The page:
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Something worth striving for?

Sometimes, when a word is repeated too often, it can lose all meaning, and the word ‘excellence’ is no exception. What does it mean to be an ‘excellent’ university? How is ‘excellent’ teaching qualitatively and indeed quantitatively different from ‘good’ teaching? In all the discussion around teaching excellence, it is important to retain sight of how we understand the word, so we can work out how to achieve it and if we even want to.

To help answer these questions, SLTI was delighted to welcome four leading experts in teaching and learning for a live discussion:

  • Helen Beetham, education consultant and research, expertise on digital and student resilience
  • Dr Jane Creaton, Reader in Higher Education, UoP
  • Professor Julie Hall, DVC Solent
  • Professor Rachel Mills, Dean of Faculty of Environmental and Life Sciences, UoS

Excellence, for them, takes a variety of forms. 

For Jane, it means being the best we can be, and doing the best we can do, given the context we’re in and the resources available. This will vary by discipline; excellence can never be a blanket term but is highly specific. 

Rachel suggested that excellence is something we recognise when we see it, and something we will all have experienced in the past. We might aspire to it, but if definition is hard then measuring it is even harder.

Excellence is embedded in policy and for Julie that means supporting Solent to do the best that it can within that broader framework, whilst questioning whether the word ‘good’ might be more useful in retaining teaching enthusiasm.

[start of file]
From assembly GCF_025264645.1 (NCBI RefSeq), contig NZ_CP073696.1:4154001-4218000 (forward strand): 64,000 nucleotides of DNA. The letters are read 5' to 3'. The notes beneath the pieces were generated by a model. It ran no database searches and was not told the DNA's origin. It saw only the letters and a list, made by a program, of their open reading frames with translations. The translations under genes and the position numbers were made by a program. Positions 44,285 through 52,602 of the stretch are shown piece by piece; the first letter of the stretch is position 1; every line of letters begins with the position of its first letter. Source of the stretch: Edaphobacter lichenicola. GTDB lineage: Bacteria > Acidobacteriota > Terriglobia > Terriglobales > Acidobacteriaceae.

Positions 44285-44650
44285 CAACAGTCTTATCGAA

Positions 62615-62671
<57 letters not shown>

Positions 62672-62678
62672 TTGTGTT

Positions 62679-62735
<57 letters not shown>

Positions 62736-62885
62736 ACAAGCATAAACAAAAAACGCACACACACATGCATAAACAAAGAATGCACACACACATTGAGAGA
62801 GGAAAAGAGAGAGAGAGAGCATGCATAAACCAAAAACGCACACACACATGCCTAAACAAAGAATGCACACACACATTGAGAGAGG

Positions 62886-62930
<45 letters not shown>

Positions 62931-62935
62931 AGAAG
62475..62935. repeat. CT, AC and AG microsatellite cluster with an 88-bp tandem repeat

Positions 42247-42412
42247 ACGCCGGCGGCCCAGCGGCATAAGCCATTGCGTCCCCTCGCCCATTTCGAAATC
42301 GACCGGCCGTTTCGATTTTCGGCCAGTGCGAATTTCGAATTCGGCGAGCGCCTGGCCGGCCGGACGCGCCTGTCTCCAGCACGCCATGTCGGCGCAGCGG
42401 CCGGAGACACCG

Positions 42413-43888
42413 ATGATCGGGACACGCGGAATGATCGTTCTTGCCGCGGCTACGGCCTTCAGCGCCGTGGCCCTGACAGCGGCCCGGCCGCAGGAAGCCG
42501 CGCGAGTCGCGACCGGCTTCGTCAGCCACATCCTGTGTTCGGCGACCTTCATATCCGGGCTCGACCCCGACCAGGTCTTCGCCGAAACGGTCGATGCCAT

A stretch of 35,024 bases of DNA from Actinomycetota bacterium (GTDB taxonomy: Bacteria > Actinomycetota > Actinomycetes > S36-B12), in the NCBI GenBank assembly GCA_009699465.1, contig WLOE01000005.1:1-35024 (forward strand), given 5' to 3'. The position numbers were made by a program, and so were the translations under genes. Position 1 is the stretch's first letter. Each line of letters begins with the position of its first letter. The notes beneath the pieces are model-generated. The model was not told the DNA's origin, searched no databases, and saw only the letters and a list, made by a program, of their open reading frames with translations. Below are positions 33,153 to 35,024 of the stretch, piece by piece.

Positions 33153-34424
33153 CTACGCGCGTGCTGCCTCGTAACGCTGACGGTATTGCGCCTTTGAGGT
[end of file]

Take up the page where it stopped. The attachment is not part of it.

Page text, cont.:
Helen doesn’t use the word ‘excellent’ a lot, preferring instead to talk about resilience, and how students are prepared to deal with crises – in democracy, in the environment and in the nature of work. We always have to surpass what we did before, and so by asking those deep teaching questions, we are already in a space of excellence. 

Excellence shifts as the world does, yet the model of university teaching remains the same as it always has. It’s personal connection and communication that stand out as being different, and the sense of care that goes with that. 

So excellence, then, in teaching and learning, is about the people and how they connect with each other. It may defy measurement, but it is certainly something worth striving for.